Kinstlikher, M. Houtsma ed. Arazi, Albert, EI 2 , X, , pp. Broadbridge, Anne F. Fahd, T. Guest, A. Heffening, W. Hobsbawm, Eric J. Kraemer, Joel L. Lecerf, J. Leder, S. Little, Donald P. Steiner Verlag, Wiesbaden, Lyons, M. MacFarlane, Charles Esq. Andrews, London, Massoud, Sami G. Mittwoch, E. Steiner, Beirut, Stuttgart, Reynolds, Dwight F. Stoetzer, Willem, EI 2 , X, , pp. Vaglieri, Veccia L. Weipert, Reinhard, EI 3 , online , s. Webb, See Lane, Lexicon , vol. See also Brockelmann, GAL , vol.
Oller, , pp. Hirschler for his help and for his willingness to share with me his unpublished work. Rosenthal, ; Rabbat, On the genre of universal history in medieval Arabic historiography see Rosenthal, , pp. See also Guo, , pp. Unfortunately, this recent edition is marred by lacunae and erroneous readings, rendering parts of it rather unintelligible.
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Lecker, Guest, , p. Rosenthal, ; Little, , p. Caskel, , p.
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Radtke, however, perceives this new norm not as a deviation from classical standards but rather as a continuation and development thereof. Khalidi, , especially the third and fourth chapters. Hirschler, , p. On the meaning of this nickname see above. See e. See Lewis, , p. Lane, Lexicon , vol. On the Late Antique especially Christian precursors of these traditions see Harvey, , pp.
On traditions surrounding martyrs and martyrdom in Islam, see Kohlberg, ; and Lecker, For other versions of the poem see e. Stoetzer, ; van Gelder, , p. For references to and discussion of exegetical literature on this famous verse, see Kraemer, , esp. Heffening, Hillel] also saw a skull floating on the water.
He said to it: Because you caused [others] to float i. According to the exegete Rashi Salomom Isaacides, d. The intention of this maxim is that wrongful deeds turn back against their doers. See discussion of the term in Kraemer, , p. Marsot, , p.
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Broadbridge, , pp. For other reports on Bedouin rebellions, brigandry, etc. IV, pp. Heath, , p.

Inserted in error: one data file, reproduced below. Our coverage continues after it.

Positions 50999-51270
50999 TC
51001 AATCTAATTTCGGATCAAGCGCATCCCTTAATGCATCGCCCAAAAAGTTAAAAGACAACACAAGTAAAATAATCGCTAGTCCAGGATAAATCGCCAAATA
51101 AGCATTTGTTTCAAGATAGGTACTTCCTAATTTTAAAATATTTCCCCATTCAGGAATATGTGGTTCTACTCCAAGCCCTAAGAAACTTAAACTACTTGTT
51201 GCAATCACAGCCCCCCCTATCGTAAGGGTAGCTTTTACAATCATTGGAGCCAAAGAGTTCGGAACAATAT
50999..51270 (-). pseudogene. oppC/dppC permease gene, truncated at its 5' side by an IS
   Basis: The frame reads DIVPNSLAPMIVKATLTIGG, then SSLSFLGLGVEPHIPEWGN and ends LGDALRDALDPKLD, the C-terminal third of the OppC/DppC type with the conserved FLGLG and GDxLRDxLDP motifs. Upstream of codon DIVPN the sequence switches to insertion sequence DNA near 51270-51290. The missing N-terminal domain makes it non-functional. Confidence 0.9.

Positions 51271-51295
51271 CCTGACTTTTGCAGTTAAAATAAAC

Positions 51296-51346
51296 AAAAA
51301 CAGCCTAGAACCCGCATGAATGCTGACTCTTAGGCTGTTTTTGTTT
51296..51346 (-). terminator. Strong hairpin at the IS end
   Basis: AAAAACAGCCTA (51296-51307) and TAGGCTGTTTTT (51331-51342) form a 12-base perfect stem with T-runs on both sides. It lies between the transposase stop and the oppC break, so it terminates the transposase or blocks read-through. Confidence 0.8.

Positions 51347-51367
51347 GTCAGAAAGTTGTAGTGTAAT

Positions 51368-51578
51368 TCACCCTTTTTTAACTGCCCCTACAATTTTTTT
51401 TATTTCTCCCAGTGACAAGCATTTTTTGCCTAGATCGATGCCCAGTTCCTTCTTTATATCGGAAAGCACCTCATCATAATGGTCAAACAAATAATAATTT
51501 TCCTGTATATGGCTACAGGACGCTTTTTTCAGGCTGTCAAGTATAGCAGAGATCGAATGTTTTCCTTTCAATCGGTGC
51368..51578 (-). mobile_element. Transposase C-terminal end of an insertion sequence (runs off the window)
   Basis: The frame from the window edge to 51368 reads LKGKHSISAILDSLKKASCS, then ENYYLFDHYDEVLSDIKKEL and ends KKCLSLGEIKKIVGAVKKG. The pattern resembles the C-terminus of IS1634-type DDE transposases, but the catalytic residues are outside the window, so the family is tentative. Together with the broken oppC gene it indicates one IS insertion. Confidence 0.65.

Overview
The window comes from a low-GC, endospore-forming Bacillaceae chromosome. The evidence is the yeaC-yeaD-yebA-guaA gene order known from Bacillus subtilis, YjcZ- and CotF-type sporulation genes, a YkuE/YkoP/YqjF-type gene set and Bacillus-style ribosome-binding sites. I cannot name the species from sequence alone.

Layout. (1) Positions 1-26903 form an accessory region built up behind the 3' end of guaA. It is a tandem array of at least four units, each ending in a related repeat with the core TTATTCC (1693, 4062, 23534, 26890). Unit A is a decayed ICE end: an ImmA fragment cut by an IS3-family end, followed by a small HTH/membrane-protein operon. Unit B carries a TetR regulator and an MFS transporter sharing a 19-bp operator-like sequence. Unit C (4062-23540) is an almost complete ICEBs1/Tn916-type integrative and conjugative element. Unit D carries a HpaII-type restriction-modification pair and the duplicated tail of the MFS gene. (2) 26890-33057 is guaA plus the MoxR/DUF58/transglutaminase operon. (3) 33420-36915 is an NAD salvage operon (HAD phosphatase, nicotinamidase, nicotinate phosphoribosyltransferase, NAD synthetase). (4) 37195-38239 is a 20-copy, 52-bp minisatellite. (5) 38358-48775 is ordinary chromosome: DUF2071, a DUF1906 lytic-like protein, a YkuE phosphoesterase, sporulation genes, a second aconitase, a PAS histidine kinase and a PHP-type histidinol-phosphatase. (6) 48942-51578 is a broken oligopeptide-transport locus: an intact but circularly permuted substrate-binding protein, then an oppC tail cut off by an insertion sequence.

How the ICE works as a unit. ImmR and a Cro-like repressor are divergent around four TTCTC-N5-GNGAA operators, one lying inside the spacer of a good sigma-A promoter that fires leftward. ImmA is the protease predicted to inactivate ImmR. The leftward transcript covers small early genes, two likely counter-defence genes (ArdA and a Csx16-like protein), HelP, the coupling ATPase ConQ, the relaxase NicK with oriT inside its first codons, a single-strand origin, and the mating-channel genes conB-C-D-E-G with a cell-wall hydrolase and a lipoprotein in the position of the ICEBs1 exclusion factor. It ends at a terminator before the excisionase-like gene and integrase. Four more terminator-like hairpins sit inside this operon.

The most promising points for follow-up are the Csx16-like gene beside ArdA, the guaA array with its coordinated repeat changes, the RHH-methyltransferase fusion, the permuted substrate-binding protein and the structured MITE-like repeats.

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See Lyons, , vol. Annales islamologiques. Sommaire - Document suivant. Dossier — Arabic Literature, A new Orientation. MacFarlane, Esq. Unfortunately, this recent edition is marred by lacunae and erroneous r Radtke, however, perceives this new norm not as a deviation from cla Can the reports included in it be portrayed merely as anecdotes picked at random and meant only as entertaining literary embellishments?
While one cannot ignore the entertaining aspects of this chapter, I would like to suggest that more inheres in it. How, then, does a brigand die? The tribesmen of Fahm found his body and later claimed that they were the ones who had killed him. When her tribesmen found this out he fled from them. During his flight, he encountered a man in the wilderness sitting next to a bonfire.
Leading what appeared to be a violent life, raiding tribes and taking booty, led him to a violent, perhaps demeaning, death. As mentioned earlier, according to some he hunted down a ram-shaped ghoul and carried it under his armpit; others say that after his mother had asked him to pick some truffles for her, he went out to the desert, gathered the largest vipers he could find and brought them to her in a leather bag tucked under his armpit. I shall satisfy your hunger with [corpses] of the tribe tomorrow.
He went after a boy. The boy shot him and pierced his heart. The boy sought shelter under an astragalus bush. Then he died. Others say that the one who shot him found shelter under a willow. It is said that whenever the malodor [of his corpse] reached a living thing, it fell ill. Then some people wore veils around their faces and plugged up their nostrils. His skull was made of a single piece [of bone], and his bones were hard and solid, without any marrow. Furthermore, he is depicted as a monstrosity: his physique grotesquely deformed with its jointless skull and its solid, marrowless bones.
Then he fell into enmity with the son of the one with whom he stayed. He stayed in the tribal quarters of Fahm, carrying raids against Azd. Then they jumped on him and seized him. He killed ninety-nine of them. Then they ambushed him next to a water source. They killed him and crucified him. A bone entered it, it became infected, and he died. While accentuating themes already present in older versions of the report, he seems to interpolate it, so as to create an intertextual reverberation of multifaceted connotations.
Inside was a young woman [of the tribe]. He raped her. He took her to visit her people.
When he returned Anas followed him and killed him. Anas killed him and was demanded [to pay the bloodwit] for killing him. This is hardly surprising, as his sources do not have much to say about them. Both of these brigands lived during early Islamic times, and both of them are said to have repented. He then quotes one of his brigand poems, and remarks:. This is in accordance with its usage here. Many people were killed. Konrad Hirschler argues that this tendency was perceived by contemporary scholars as a threat to their authority.
Kinstlikher, M. Houtsma ed. Arazi, Albert, EI 2 , X, , pp. Broadbridge, Anne F.
Fahd, T. Guest, A. Heffening, W. Hobsbawm, Eric J. Kraemer, Joel L. Lecerf, J. Leder, S.
Paper: Teaching Oromo History as Muslim Historiography
Little, Donald P. Steiner Verlag, Wiesbaden, Lyons, M. MacFarlane, Charles Esq. Andrews, London, Massoud, Sami G. Mittwoch, E. Steiner, Beirut, Stuttgart, Reynolds, Dwight F. Stoetzer, Willem, EI 2 , X, , pp.
Vaglieri, Veccia L. Weipert, Reinhard, EI 3 , online , s. Webb, See Lane, Lexicon , vol. See also Brockelmann, GAL , vol. Oller, , pp. Hirschler for his help and for his willingness to share with me his unpublished work. Rosenthal, ; Rabbat,